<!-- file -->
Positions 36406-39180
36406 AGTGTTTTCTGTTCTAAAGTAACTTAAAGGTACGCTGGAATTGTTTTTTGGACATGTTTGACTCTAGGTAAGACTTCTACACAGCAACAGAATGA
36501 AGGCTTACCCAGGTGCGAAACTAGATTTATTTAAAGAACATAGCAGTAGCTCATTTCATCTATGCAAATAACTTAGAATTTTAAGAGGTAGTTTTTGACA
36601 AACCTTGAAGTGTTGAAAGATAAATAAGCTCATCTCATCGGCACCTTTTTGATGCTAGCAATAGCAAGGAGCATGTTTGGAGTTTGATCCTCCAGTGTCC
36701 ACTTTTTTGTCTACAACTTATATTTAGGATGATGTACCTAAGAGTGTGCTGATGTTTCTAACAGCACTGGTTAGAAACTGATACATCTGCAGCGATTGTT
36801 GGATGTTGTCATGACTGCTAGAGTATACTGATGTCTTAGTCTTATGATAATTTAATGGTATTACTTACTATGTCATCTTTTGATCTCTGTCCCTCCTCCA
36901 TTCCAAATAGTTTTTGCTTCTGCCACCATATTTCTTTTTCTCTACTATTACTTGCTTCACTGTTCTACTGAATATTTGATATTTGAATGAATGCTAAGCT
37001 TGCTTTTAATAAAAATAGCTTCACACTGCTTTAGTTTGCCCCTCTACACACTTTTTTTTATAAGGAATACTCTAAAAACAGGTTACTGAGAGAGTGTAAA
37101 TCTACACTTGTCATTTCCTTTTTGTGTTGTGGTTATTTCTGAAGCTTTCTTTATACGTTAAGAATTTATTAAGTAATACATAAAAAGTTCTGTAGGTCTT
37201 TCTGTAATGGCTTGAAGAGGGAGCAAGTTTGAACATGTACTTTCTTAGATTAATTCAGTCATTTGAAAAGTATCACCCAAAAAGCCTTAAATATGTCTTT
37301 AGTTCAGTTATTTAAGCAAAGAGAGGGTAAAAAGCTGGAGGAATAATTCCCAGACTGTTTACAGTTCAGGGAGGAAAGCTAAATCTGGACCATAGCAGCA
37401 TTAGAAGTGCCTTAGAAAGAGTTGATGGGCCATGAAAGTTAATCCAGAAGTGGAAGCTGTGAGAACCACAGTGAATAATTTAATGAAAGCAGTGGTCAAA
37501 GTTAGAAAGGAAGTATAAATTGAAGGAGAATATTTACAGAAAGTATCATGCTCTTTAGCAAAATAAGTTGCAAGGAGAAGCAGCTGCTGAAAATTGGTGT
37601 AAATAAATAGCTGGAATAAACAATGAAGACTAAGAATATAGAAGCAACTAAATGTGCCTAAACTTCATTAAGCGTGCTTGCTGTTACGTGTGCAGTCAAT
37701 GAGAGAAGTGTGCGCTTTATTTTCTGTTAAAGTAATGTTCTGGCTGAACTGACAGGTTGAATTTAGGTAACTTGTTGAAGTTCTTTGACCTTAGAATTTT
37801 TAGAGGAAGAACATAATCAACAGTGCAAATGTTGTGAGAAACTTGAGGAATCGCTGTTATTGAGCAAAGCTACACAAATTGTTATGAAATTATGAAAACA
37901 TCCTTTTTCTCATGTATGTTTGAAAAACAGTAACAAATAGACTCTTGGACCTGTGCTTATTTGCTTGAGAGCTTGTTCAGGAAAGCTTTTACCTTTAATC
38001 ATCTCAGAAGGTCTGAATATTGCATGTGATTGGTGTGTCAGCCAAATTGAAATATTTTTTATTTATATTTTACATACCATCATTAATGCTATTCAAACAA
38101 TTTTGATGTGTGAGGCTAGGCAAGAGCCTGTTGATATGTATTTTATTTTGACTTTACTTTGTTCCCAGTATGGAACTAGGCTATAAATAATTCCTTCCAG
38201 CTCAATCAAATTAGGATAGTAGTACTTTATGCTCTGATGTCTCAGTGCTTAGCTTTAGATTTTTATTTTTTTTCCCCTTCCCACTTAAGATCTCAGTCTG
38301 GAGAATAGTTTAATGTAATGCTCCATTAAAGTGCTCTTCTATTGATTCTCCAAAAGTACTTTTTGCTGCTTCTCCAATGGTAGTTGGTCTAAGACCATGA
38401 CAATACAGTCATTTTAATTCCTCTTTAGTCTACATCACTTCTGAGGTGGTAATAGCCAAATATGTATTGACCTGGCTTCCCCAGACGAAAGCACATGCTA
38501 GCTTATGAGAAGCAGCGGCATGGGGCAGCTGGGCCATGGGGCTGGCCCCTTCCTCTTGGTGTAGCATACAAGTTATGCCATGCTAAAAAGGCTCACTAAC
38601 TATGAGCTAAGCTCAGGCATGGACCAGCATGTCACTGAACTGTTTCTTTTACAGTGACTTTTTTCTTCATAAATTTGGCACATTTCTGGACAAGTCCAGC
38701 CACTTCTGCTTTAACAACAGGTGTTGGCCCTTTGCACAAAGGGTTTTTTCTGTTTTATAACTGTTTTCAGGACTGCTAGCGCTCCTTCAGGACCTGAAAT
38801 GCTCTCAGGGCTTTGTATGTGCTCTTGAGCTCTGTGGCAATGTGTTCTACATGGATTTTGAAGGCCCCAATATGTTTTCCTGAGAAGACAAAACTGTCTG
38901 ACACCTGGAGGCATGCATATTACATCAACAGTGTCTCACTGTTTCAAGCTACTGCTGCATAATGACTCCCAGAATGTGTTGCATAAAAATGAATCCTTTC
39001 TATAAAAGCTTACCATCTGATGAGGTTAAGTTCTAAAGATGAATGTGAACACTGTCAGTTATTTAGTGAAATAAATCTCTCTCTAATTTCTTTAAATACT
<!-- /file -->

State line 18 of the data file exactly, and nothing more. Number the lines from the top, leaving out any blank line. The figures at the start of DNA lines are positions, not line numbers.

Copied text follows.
38001 ATCTCAGAAGGTCTGAATATTGCATGTGATTGGTGTGTCAGCCAAATTGAAATATTTTTTATTTATATTTTACATACCATCATTAATGCTATTCAAACAA